Classroom Management - Confronting and Solving Discipline Work Problems
The main aim of an able teacher is to produce confident, independent learners thorough a capacity for self assessment. In a way this is the focal point of this paper. However it is obvious that this paper is going to offer a succinct and research-based approach to managing classrooms and teaching discipline for grades k-12. Therefore, it is reverent to identify fundamental principles of effective management and discipline. This paper is to describe teacher characteristics, attitudes, and classroom conditions necessary for successful management principals and discipline with disciplinary measures. In a general sense Classroom management is a procedure that "is a term used by many teachers to describe the process of ensuring that lessons run smoothly despite disruptive behavior by students. The term also implies the prevention of disruptive behavior. It is possibly the most difficult aspect of teaching for many teachers and indeed experiencing problems in this area causes some to leave teaching altogether. It is closely linked to issues of motivation, discipline and respect. A large part of traditional classroom management involves behavior modification; that is, establishing rules and procedures at the beginning of the school year. It also involves being consistent in enforcing these rules and procedures. There needs to be positive consequences when rules are followed and negative consequences when rules are broken. There are newer perspectives on classroom management that are more holistic and comprehensive." (Wikipedia, 2005, 1, 1)
The general methods used in accordance to Classroom Management Principals are various and well formulated. One such method is the use of Delaney Cards. During the 60s and 70s it was a very popular method. In this context it would be relevant to mention the concept of Positive Classrooms put forward by famous educator DiGiulio. He enumerated the concept of classroom management using four major factors.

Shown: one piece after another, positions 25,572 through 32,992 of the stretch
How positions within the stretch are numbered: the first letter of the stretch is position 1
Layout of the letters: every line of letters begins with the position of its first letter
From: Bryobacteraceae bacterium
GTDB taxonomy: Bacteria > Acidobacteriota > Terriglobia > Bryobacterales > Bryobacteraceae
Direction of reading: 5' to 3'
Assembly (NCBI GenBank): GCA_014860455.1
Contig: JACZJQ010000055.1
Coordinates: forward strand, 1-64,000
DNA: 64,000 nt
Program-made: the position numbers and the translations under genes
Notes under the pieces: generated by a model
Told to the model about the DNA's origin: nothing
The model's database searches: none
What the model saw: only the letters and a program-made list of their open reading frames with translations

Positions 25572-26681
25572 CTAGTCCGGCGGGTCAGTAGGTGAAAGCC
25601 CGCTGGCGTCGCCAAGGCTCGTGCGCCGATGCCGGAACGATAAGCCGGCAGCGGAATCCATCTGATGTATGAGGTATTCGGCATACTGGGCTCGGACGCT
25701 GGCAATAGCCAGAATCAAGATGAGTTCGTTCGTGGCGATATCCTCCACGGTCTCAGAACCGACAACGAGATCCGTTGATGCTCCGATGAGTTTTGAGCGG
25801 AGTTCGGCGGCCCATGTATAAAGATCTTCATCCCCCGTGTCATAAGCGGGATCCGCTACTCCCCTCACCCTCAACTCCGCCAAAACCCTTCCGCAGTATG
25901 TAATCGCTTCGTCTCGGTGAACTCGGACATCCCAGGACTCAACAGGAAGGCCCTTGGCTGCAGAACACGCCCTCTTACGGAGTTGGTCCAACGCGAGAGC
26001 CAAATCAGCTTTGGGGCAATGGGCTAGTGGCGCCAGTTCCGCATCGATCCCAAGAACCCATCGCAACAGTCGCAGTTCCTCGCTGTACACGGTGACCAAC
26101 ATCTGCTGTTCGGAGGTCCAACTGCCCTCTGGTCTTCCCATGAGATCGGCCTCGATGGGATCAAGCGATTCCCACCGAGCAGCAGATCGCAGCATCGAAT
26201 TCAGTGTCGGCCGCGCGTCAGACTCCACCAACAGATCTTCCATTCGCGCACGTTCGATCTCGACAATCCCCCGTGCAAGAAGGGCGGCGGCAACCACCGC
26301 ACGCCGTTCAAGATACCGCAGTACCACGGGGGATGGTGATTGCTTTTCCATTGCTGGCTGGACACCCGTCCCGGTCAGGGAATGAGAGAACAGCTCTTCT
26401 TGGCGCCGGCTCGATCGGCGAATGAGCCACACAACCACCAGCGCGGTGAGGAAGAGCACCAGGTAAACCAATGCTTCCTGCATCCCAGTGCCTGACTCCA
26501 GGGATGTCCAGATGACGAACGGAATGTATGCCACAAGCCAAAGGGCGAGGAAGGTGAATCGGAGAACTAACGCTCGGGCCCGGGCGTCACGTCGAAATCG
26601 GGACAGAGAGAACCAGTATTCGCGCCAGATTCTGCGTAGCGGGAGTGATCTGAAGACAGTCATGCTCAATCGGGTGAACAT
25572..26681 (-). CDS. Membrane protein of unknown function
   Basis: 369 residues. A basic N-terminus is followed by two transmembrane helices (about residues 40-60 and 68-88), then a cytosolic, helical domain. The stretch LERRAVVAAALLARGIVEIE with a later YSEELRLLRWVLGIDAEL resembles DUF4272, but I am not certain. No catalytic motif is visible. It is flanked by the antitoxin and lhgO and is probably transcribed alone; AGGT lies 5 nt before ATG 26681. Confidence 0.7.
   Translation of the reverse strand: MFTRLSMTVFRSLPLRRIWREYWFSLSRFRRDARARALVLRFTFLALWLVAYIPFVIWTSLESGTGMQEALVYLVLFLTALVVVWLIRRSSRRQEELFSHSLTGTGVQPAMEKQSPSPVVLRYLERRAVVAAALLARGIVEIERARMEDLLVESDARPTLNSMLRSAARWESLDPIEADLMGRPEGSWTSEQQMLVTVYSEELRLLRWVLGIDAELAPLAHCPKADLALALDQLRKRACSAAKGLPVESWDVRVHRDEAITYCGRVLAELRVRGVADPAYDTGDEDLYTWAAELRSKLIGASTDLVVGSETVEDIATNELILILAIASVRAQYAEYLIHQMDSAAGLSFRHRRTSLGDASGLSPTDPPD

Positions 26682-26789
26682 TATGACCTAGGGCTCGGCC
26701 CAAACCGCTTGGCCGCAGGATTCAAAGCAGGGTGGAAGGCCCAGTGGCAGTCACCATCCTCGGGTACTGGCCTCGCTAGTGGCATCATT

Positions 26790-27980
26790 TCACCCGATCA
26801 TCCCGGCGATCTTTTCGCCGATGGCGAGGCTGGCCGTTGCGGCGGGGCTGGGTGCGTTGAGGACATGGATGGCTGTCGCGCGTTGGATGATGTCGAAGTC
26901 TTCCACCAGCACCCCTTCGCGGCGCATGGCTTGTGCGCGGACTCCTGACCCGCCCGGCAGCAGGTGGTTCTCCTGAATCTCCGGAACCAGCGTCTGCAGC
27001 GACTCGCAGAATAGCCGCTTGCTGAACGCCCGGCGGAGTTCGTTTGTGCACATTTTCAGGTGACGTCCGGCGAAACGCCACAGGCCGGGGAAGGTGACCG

The first of these factors deals with spiritual dimension of the teachers in the context and perception of their students. The second factor deals with physical dimension where the focus is mainly laid down on the classroom environment. The third factor is the instructional dimension where the teaching skills of the teachers are taken into consideration. Lastly there is the factor of managerial dimension which is focused on dealing with addressing student behavior.
In this scenario of Classroom Management Strategy the most relevant text possible in this context would be the book by James S Cangelosi by the name of Classroom Management Strategies: Gaining and Maintaining Students' Cooperation, 5th edition. This book consisting of 416 pages is published by John Wiley and Sons, Inc in Feb. 6 2003. According to Amazon.com the book description reads as "Get the latest research in learning theory, student motivation, behavior modification, and more. This fifth edition equips educators with research-based principles and proven, real-world strategies for getting students to cooperate and keeping them on-task. You'll also learn how to accommodate the special needs of students with disabilities, work productively with students for whom English is not a first language, and take advantage of the cultural diversity in classrooms to enhance students' learning experiences." (Amazon.com, 2004, 1)
The book is divided into five parts. Part one deals with the Advanced Organizer where the main point or focal point is based on the Complex Art of Teaching. The second part is called Fostering Cooperation and Preventing Discipline Problems. Here the main concentration is based on Establishing a Favorable Climate for Cooperation and the methods of Establishing Cooperative Relationships. Furthermore it also deals with the Standards for Conduct, Routine Procedures, and Safe-School Policies. Additionally, this book also identifies the problem relating to the Working with Individual Differences among Students. The next part or part three is instrumental in methods used for Motivating Students to Engage in Learning Activities. Here it deals with the techniques of Motivating, Directing and Monitoring Engagement along with the usage of Designing and Conducting thereby Engaging Learning Activities.